Monday, September 30, 2013


Charlotte Mason’s 12th Principle tells us that “education is the Science of Relations”.   What this means is that learning takes place when a child begins to see for themselves the relationships between various things that they have read or seen or experienced or studied.   Note that these are the connections that the child makes for himself, not the connections that a teacher makes for him.   One of the distinctives of Charlotte Mason’s methodology is that she places the bulk of the responsibility for learning on the student rather than on the teacher.  The relationships and connections that a child makes for himself are not easily forgotten.
While the responsibility is primarily on the student to make these connections, the question was raised in our Forum discussion as to whether there are any ways we can help them along (without force-feeding or doing the mental work for them.   Someone brought up this point, also found in one of our suggested readings:
“Occasionally when we finish a reading I have asked my children to tell me about anyone or anything that the story we just finished reminds them of.  Sometimes they tell me they can’t think of anything. That’s okay. Sometimes they will come up with a connection I would never have thought of- that’s really delightful. (from The Common Room)
So, I decided to give this a try a couple weeks ago.  We had just finished reading a section from Dangerous Journey in which Christian’s travelling companion Faithful is sentenced to death by the court in Vanity Fair, and although he is put to death, the King brings him safely and immediately into the Celestial City.  After her narration, I asked Michelle if this story reminded her of anything.  She thought for a moment, and then said: “It reminds me of the story of those guys who were thrown into the fiery furnace even though they hadn’t really done anything wrong, and God brought them safely through it.”   And although it had been several weeks previously that we had read about Christian’s battle with the dragon Apollyon, my tag-along 5 year old added: “And the dragon reminded me of the dragon from St. George and the Dragon.”  (Another well- loved book around here...)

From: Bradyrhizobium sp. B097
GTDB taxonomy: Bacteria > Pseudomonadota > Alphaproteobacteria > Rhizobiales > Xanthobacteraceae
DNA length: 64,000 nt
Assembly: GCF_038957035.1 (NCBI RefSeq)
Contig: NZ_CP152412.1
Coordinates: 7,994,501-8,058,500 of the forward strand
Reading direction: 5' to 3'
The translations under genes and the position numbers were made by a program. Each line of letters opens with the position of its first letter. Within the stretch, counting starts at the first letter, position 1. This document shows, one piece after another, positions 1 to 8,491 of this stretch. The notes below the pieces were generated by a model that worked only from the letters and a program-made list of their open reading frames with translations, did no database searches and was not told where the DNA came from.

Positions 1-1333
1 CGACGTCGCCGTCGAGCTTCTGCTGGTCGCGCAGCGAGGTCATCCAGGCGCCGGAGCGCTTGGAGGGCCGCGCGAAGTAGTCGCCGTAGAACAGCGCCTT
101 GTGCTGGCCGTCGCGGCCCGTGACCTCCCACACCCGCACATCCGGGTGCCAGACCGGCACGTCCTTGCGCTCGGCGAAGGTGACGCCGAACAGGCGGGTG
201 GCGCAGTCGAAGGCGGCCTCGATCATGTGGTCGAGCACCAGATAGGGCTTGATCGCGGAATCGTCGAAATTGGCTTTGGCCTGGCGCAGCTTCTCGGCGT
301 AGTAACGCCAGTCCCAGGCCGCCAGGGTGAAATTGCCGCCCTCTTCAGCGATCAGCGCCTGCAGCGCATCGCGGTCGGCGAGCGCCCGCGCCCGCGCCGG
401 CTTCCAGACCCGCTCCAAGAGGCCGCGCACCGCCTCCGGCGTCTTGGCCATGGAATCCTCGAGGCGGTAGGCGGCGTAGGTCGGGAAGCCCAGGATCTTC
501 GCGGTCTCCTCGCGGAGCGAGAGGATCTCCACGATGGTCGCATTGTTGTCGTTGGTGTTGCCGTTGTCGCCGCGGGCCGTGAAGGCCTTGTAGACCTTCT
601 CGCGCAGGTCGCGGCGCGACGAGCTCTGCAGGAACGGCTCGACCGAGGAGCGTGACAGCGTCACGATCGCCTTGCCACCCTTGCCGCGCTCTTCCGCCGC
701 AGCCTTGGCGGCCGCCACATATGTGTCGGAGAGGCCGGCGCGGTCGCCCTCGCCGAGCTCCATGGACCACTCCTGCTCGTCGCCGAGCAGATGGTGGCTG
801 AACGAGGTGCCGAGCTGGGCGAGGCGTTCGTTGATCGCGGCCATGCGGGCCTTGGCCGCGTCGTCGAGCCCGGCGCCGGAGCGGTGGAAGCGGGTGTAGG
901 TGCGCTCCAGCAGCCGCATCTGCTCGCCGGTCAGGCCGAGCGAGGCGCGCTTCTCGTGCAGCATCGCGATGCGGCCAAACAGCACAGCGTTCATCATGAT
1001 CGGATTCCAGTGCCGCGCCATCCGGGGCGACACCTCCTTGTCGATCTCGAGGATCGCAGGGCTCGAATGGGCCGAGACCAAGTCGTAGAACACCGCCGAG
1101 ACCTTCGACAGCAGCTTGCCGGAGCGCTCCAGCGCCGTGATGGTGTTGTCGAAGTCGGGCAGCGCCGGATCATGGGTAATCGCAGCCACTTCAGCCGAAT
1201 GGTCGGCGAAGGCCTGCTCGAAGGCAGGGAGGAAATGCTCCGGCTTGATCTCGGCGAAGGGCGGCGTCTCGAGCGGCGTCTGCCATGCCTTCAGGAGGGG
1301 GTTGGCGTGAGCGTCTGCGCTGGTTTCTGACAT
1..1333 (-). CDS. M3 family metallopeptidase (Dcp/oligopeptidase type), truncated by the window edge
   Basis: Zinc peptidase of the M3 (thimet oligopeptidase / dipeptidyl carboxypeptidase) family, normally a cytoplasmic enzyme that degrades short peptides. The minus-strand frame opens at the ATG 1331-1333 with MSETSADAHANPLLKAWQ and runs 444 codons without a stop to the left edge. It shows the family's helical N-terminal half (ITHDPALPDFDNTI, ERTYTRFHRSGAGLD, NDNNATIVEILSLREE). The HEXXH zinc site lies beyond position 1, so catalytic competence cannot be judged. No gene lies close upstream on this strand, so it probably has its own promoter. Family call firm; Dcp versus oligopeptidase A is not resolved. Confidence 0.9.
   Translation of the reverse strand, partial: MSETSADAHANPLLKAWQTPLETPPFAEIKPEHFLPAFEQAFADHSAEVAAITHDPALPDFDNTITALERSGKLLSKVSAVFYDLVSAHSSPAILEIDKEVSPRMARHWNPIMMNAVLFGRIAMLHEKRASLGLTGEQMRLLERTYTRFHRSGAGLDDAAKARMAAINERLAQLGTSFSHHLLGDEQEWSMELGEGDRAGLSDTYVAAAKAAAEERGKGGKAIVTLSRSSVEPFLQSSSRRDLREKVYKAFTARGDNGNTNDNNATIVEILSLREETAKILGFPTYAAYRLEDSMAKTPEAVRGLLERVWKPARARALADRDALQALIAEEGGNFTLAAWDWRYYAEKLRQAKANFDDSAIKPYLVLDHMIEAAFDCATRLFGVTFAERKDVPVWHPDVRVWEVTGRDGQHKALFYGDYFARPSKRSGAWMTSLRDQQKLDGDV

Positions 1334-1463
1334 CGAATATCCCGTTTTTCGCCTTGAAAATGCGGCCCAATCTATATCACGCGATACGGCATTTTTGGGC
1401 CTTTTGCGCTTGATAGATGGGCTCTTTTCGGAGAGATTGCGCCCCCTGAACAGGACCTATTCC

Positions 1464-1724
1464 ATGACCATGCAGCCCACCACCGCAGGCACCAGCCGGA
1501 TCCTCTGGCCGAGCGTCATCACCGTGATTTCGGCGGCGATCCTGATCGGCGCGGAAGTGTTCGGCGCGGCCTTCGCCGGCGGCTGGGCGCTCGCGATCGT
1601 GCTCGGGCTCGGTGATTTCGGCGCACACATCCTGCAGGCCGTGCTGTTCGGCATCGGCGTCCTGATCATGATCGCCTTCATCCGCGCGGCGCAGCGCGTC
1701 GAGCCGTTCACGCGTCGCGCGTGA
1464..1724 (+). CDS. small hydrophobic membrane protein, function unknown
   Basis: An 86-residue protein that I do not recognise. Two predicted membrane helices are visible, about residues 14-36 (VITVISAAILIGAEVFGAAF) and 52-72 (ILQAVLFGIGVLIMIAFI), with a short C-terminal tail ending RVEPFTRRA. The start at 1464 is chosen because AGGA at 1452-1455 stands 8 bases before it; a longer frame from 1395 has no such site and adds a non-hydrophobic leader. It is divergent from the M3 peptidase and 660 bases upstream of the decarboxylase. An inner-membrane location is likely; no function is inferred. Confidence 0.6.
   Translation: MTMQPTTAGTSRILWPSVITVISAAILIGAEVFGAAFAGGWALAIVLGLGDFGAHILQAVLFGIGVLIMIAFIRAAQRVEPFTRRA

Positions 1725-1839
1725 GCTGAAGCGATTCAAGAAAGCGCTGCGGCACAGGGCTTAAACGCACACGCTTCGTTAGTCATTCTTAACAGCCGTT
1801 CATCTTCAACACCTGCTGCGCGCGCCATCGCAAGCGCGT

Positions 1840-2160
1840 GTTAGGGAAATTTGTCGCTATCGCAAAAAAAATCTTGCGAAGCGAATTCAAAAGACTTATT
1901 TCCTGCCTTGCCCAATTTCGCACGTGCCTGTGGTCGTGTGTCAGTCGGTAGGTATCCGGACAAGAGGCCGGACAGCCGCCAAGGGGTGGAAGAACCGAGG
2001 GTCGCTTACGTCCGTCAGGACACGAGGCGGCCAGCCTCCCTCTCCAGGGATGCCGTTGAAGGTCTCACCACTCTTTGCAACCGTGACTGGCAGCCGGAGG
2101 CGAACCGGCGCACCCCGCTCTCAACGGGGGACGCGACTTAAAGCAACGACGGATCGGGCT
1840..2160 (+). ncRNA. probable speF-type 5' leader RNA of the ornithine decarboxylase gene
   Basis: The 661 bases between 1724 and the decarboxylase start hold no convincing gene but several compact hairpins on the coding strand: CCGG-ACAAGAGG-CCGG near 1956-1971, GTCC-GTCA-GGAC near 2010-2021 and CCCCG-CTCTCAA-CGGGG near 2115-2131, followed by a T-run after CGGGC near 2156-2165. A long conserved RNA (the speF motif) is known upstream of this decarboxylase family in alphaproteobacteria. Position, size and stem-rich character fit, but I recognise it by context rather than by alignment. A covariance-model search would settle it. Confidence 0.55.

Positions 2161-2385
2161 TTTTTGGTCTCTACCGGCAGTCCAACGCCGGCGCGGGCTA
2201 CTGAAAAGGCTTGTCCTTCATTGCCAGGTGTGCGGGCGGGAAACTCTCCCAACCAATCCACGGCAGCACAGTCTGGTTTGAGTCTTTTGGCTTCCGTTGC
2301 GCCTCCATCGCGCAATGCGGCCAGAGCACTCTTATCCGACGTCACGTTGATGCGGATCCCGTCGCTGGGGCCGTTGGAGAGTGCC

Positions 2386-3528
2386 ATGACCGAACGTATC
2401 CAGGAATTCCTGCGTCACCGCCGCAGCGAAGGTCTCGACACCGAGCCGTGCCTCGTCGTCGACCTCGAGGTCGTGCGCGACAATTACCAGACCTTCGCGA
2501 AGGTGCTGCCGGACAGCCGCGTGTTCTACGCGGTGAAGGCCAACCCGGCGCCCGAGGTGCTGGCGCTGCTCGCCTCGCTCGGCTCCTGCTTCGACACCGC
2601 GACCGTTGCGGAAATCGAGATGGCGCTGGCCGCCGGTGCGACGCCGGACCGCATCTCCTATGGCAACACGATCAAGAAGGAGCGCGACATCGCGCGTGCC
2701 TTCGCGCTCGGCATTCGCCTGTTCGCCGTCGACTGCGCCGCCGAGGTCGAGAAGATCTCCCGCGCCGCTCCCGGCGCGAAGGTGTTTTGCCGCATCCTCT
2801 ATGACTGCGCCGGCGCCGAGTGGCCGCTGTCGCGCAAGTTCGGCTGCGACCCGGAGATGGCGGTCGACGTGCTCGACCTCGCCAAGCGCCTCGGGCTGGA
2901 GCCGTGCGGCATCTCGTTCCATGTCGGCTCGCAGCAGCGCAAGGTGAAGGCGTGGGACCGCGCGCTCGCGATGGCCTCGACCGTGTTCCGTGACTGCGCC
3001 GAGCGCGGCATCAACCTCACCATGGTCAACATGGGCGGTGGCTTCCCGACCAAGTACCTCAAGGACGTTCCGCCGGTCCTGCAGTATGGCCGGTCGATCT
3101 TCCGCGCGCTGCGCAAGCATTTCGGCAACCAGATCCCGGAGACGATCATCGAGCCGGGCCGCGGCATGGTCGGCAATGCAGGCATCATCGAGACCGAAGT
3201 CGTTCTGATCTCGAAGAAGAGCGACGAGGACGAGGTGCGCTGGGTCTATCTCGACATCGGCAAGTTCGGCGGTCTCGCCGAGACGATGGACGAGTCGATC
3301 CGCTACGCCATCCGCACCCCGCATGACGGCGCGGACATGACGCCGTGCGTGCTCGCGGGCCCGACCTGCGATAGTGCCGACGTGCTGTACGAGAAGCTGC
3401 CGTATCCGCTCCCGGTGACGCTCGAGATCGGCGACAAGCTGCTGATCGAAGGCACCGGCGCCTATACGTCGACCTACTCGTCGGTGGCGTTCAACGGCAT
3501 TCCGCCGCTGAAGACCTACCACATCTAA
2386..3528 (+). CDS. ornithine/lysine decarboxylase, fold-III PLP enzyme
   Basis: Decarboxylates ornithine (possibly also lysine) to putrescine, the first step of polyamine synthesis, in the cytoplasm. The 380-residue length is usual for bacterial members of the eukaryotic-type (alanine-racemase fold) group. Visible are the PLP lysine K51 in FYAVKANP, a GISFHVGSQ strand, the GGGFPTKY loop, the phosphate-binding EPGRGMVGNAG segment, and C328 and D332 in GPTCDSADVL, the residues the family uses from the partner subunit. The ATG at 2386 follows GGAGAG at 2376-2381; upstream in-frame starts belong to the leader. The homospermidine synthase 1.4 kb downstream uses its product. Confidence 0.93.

I was pleased and surprised by their responses.   The story had described Faithful being taken safely to the Celestial City by a horse and chariot, so the connection that I had made had been to the story of Elijah.  Michelle made a different, but still very good, connection of her own.  And I was surprised that James added anything at all, since he is not actually required to participate in our school time yet (but for certain favorite stories, he often chooses to anyway!)
The more I think about it, the more I realize that as simple as it is, this is what Charlotte Mason education is all about.   Each person heard the same story.  Each person took in what they were ready for: notice that Michelle totally glossed over the fact that Faithful was burned at the stake before he was taken safely to the Celestial City; she emphasized the fact that God had delivered him.  That was the part that was personally significant to her.  Each person made a different personal connection with the story.  Each person made their own mental effort in recalling the details of the story and comparing them with the details of other stories or experiences they had heard previously, and then putting those thoughts into words to share with the rest of us.  Each person from age 5 to age 34 was intrigued and engaged.  
We are still at the beginning of our CM homeschooling journey here, and sometimes it can get discouraging. CM education is so different from what ‘everyone else’ is doing, and as much as I love her methods, I am sometimes tempted to give in to that pressure that our homeschool needs to look more like a ‘school’.    But seeing the little sparks like this excite me and encourage me that  we are on the right track after all.

1 comment:

  1. Wonderful encouraging anecdotes! I wonder too sometimes, but I really love it when the kids make those deep connections.